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Last week, thousands of Americans came together in Washington, D.C. for the first ever United State of Women conference, a day-long celebration of what women have achieved and a conversation about the important work we still need to do to reach gender equality.

I’m happy to say that like many agencies throughout the Federal Government, as an active member of the White House Council on Women and Girls, OPM participated in the lead-up to this historic event. We provided information about the status of women in the Federal service – from narrowing the gender pay gap to flexibilities and work-life programs that make it easier for women – and men – to succeed in the workplace, to the Federal Government’s record of hiring women, especially in some mission critical positions.

As you’ll see in the Women in the Federal Workforce infographics, today the 897,892 women who work for the Federal Government make up 44 percent of the entire Federal workforce. Women are succeeding across government – from entry-level positions to various leadership roles. Here are just a couple of examples:

  • The number of Federal women working in Science, Technology, Engineering and Mathematics – or STEM – fields is on the rise. In 2008, 64,574 were working in Federal STEM jobs. That number rose to 70,047 in 2015. Women have been hired at an increasing rate into the Pathways Programs, including the Presidential Management Fellows (PMF) programs. The PMF is the Federal Government’s flagship leadership development program, which has a special STEM track.

  • The  representation  of  women  in  the Senior Executive Service (SES), the  Federal Government’s highest  career  level, increased by five percent between  2008  and  2015. And OPM is working with agencies across government to increase awareness of leadership development programs like Executive Women in Motion and other mentoring and training opportunities.

By creating opportunity at every level of the workforce, we are working to attract, empower, and retain a talented and productive workforce.  Our commitment to workplace flexibilities and employee wellness makes the Federal service an ideal place for employees to build their careers and cultivate fulfilling lives outside the workplace.

Building on directives from the President, OPM developed two comprehensive handbooks and an online training course to help Federal employees better understand their leave and workplace flexibility options, including providing support for elder care, childbirth, adoption, and foster care.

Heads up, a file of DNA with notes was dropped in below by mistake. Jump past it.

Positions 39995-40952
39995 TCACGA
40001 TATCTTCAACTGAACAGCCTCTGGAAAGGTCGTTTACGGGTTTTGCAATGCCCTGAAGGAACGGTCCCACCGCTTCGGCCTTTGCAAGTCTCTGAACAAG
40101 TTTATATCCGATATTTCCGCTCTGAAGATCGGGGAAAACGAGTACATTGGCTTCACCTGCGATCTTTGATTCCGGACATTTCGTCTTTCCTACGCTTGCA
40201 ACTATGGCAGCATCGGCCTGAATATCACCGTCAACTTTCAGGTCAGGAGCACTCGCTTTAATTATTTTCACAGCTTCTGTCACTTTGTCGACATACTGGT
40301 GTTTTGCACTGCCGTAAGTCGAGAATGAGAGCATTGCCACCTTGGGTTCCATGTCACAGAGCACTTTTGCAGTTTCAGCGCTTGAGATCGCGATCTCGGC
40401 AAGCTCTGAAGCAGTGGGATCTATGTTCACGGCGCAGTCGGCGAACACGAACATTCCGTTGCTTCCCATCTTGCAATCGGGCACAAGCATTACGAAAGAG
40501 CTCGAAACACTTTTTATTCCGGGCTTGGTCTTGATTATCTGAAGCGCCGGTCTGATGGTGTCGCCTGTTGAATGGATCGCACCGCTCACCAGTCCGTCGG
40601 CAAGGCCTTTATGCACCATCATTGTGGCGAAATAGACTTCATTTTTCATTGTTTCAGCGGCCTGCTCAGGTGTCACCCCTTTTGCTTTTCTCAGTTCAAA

The government continues to be a model employer for men and women in helping them maintain a healthy work-life balance and feel fulfilled in their jobs. Data from the Federal Employee Viewpoint Survey (FEVS) shows that satisfaction with Federal work-life programs is very high among women – and men - who participate in programs such as flexible work schedules, telework, health and wellness programs, the Employee Assistance Program (EAP), child care programs, and elder care programs.

The data also shows that the gender pay gap in the Federal government continues to narrow. In 2014, nationally, women were paid 79 cents for every dollar a man was paid. In 2015, across the Federal Government, women in white-collar jobs were paid 89 cents on the dollar. With more women than ever contributing to the government’s mission critical occupations, the gender pay gap continues to narrow even more for women working in STEM, IT/cyber security, economist, auditor, contract specialist, and human resources positions jobs. In the Senior Executive Service, as of 2015, women were paid equally with their male counterparts.

In April of 2014, in response to a memorandum from the President, OPM issued a Governmentwide Strategy on Advancing Pay Equality in the Federal Government. Since that strategy was issued, OPM has taken a number of actions to narrow the gender pay gap in the Federal workforce. For example, on July 30, 2015, we issued a memorandum cautioning agencies not to solely use a job candidate’s existing salary to set pay, as that can potentially adversely affect candidates who may have taken time off from their careers or whose existing salary doesn’t reflect an applicant’s current qualifications.  


The summit shone a spotlight on the accomplishments women have made in the workplace and on the work still to be done. At OPM and across the Federal Government, we continue to work to make sure all employees are aware of the workplace flexibilities they may be eligible for, and to encourage women – and men – to work in the many mission critical occupations and to apply for leadership positions.


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